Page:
Top Menu

Archive | May, 2013

stitch with style mag!

I’m in it!  I love this magazine.  This issue is filled with all sorts of goodies and many from bloggers you might already know.  Charise from Charise Creates and Sara from Sew Sweetness just to name a couple!  I feel really lucky that my project got accepted.  It feels like so long ago though, so it’s good to be able to share it here!

My contribution is the Modern Grommet Clutch.  If you’ve been along with me on this crazy ride you know that I love grommets and throw it on a clutch, perfect!

I used a Robert Kaufman Chambray on the exterior and some Anna Maria Horner Pastry Line Voile for the front sash.  A print by Helen Dardik for the lining.  It’s even got a cute little pocket inside for your library card or some lip balm.  I really like the quilted chambray, it’s got such a great texture.

I gave myself a little pat on the back when I realized my outfit coordinated so well with the clutch today!

You can purchase your own copy of the magazine at Pink Chalk Fabrics, or try hunting it down at your favorite sewing shops!  It’s even got full size sheets of pattern pieces for you (including pattern pieces for my clutch)!

Have a great weekend!

Comments: 27

another scoop top

Scoop Top, it rocks.  I made another!  This time I had gotten a super soft knit from Girl Charlee.  It’s dreamy.

Pretty much the same as last time.  I love how quick this shirt is to sew.  I kind of feel spoiled with knits. I finished this one morning and wore it the rest of the day, just like last time.  Now it’s been washed and I’m ready to wear it again!

Instead of hemming the sleeves this time I just added another band, similar to how the neckline is finished.

Gotta love it!

Hope you had a great weekend.  It’s been rain rain rain for days here, come on sun!

Tutorial: Scoop Top by Skirt as Top
Fabric: Girl Charlee

Comments: 16

my leggings!

I’m so pumped about these leggings.  I followed Miranda’s (One Little Minute) tutorial for self drafted leggings and made my very own pair. I had gotten this black’white print from fabric.com a while back and figured I might as well cut into it.  I love them!

I did end up re-measuring myself though because apparently I didn’t quite measure as accurately as I could the first time.  So this next round that I plan on making I adjusted the overall length and rise a bit.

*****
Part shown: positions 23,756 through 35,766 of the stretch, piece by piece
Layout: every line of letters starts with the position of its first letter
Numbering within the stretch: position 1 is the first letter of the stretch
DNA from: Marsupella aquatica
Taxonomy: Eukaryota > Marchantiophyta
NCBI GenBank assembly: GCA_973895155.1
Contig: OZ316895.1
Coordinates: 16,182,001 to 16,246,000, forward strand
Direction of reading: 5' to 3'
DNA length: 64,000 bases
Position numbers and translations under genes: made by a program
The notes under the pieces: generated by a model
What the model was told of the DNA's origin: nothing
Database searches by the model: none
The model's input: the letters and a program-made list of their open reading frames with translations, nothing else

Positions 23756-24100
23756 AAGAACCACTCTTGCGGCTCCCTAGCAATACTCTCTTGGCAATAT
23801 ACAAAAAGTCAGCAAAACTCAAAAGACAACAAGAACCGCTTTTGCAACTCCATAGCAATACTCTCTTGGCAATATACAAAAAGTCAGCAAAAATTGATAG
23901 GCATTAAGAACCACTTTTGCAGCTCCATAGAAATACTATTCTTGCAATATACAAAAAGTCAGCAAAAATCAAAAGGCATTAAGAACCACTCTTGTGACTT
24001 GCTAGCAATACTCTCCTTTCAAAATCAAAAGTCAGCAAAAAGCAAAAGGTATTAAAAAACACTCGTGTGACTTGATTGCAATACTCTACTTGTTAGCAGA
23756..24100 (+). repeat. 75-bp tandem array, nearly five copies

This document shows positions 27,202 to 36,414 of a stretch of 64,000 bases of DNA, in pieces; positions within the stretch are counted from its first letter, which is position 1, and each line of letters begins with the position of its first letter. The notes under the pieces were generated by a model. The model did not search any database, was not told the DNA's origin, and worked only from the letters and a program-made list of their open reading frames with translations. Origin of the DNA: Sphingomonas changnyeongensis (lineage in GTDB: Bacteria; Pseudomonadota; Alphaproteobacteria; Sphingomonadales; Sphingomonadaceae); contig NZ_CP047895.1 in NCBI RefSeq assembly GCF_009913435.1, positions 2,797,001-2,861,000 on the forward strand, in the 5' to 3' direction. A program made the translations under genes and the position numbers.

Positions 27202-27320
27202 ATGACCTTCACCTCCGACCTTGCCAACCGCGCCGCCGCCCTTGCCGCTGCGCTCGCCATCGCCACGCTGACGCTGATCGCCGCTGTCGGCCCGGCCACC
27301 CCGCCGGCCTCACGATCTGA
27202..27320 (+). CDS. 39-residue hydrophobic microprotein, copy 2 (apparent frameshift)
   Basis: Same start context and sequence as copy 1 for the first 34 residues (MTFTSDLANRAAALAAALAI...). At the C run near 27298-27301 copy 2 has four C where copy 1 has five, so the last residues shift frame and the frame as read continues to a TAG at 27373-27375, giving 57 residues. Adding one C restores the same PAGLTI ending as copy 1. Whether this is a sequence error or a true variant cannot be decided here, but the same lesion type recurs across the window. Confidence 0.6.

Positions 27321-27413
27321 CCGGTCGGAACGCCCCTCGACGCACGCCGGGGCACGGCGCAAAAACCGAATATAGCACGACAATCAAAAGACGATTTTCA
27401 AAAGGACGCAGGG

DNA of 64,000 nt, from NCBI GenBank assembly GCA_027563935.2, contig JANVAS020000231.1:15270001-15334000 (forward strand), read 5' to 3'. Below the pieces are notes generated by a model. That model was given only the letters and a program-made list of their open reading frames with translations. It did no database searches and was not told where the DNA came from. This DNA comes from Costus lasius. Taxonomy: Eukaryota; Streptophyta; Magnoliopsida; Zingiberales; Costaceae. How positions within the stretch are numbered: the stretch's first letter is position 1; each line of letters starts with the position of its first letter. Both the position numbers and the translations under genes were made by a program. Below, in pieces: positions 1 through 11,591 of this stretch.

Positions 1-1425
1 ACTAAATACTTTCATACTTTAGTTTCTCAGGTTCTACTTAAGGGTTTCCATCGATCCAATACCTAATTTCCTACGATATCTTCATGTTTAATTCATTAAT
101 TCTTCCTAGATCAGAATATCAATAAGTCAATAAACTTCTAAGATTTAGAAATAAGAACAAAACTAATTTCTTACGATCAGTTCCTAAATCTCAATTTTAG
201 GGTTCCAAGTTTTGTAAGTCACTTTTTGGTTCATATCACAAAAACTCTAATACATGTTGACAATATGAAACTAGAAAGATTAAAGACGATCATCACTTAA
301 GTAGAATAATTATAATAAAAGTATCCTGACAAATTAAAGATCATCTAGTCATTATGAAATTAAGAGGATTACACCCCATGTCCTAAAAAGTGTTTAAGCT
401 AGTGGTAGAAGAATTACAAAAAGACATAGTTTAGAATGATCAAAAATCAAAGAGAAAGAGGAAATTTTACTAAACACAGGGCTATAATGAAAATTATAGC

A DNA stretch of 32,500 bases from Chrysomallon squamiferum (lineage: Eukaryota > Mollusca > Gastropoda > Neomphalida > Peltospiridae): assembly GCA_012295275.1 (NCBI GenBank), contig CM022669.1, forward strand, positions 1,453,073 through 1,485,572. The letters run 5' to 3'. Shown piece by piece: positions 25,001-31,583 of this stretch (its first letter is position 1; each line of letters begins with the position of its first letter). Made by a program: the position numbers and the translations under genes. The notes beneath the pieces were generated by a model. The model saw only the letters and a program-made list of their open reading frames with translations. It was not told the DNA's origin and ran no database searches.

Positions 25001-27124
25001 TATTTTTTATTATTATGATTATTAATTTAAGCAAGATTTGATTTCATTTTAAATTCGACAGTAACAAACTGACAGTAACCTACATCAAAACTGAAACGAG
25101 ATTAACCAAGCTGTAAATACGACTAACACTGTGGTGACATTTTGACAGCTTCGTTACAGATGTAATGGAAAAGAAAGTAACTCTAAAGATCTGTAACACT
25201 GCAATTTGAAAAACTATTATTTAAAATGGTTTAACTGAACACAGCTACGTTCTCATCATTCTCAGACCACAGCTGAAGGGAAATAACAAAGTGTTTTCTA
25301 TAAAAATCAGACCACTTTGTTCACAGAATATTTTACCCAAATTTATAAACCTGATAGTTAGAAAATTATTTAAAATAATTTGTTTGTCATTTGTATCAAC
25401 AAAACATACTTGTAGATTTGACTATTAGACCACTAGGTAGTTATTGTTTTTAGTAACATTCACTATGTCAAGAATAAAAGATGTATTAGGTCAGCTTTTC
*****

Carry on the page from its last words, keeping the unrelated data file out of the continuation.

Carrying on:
If you’re at all uncertain of knits this would be a great project to start with.  And if you’re shopping for fabric, just check the material content of an existing pair of leggings you have (or even go check out what a pair at the store is made of).  I got a bunch of this Laguna Stretch Cotton Jersey (it’s 95% cotton 5% Lycra, same content of the store bought ones I had).

I know it might seems ridiculous to sew a pair of leggings when they’re only $10 or so at Target, but when you make them yourself, they’ll be made to fit your body!  So if you have really long legs, or larger calves, or you like them to not feel like they’re showing your butt when you bend over, this is your answer.

Have a great long weekend!!!
Comments: 31

magnetic snap tutorial

I remember what it was like inserting my first magnetic snap.  I was sweating bullets!  It’s one of those last steps when making a tote or bag or other project.  All I could think of was how was I going to fix it once I messed it up?!  But you know what, all the worry was really over nothing.  Anyway, I’ll show you how to insert a magnetic snap, no sweat, promise.

+ Supplies +

  • sharp scissors
  • some kind of fabric marking tool (I used a water soluble pen)
  • scraps of fusible interfacing

+ Interfacing +
One of the little tricks I’ve come up with for myself is having those little scraps of fusible interfacing ready to go.  Whenever I’m cutting interfacing and I have a few smaller pieces, I’ll take the time and cut them into little 2″ squares.  I stuff those squares in a baggie with my magnetic snaps so the next time I’m ready to insert a snap – it’s ready to go!  Most frequently I keep Pellon SF101 (a fusible woven) and Pellon 81F (a fusible fleece) and I use them in combination.

You’ll have two pronged pieces and two washers per magnetic snap.

+ Size/Type +
Now I should mention that you’ll want to make sure you have the appropriate size magnetic snap for your project.  Most patterns/tutorials call for a certain size.  I do like to use a smaller 15mm size snap for pockets.  Some even have a lighter magnetic strength which is nice if you’re sick of trying to pry open a pocket for the millionth time.  I also really like working with a sew in magnet (which is sandwiched between exterior/lining layers), they seem to hold things together nicely, but at the same time are really easy to open.  I can save that for another post though if you’re interested.